Hoffman also spoke with librarians about the advertising concept. They said they would not want any advertising of a controversial nature, ads which could be potentially dangerous to a child’s health or ads which may be harmful to a child’s psyche. They were also uncomfortable with fast food advertisers but favored a computer advertiser because of the tool’s learning potential. Through these personal interviews, Hoffman hoped to accomplish a very important objective.

“Before we accept any advertising, we’ll want to be absolutely certain that we’re serving the best interest of the reader. They are the people we have to impress.”

For this reason, Hoffman plans to initiate direct-mail questionnaires to get reader comments, suggestions and requests for future issues. Additionally, Hoffman will continue to get input from educators, librarians and advertisers.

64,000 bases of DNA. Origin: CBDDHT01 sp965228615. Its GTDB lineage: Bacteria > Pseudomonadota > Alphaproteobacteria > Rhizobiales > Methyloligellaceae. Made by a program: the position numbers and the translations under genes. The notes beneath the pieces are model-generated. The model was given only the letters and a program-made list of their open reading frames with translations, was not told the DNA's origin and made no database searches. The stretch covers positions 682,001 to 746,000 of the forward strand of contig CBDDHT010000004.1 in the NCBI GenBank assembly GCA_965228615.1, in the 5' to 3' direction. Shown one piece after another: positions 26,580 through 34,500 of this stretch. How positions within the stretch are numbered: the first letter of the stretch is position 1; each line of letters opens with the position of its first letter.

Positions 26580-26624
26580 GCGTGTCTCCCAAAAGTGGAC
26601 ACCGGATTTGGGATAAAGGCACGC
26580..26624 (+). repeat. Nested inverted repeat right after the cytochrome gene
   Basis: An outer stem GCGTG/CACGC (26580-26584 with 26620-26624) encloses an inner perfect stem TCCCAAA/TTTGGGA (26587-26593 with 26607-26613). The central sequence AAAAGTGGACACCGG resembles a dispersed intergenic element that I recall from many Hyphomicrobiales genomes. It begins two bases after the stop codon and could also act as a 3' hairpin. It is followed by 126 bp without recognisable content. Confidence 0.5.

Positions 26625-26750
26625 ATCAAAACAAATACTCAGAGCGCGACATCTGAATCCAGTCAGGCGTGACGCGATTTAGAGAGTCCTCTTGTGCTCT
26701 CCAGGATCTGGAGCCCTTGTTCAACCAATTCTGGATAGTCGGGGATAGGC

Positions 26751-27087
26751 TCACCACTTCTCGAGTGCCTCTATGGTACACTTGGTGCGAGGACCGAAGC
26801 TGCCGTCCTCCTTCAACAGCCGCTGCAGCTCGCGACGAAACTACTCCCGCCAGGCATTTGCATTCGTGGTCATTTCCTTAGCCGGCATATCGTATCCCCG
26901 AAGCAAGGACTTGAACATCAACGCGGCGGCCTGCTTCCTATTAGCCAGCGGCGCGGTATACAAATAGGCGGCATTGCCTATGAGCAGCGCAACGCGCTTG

Hoffman believes that lack of reader input combined with poor marketing and distribution are areas where many publications fall short.

“Too many people who start a magazine don’t do any marketing surveys once they’ve become established,” says Hoffman. “Instead they maintain a ‘public-be-damned’ attitude. But the fact is you’re not doing enough by just putting a magazine on the newsstands and crossing your fingers hoping it will sell.”

CMS, Clemenger Media Sales, Clemenger sales wants to help you understand how to maximise your advertising and marketing ROI..

The above article; the following hyperlink are to help you with your media buying. CMS / Clemenger wants to help you with your advertising and marketing; your content marketing; your PR (we develop media partnerships / media sponsorship for you; so you can own your target market – more here:-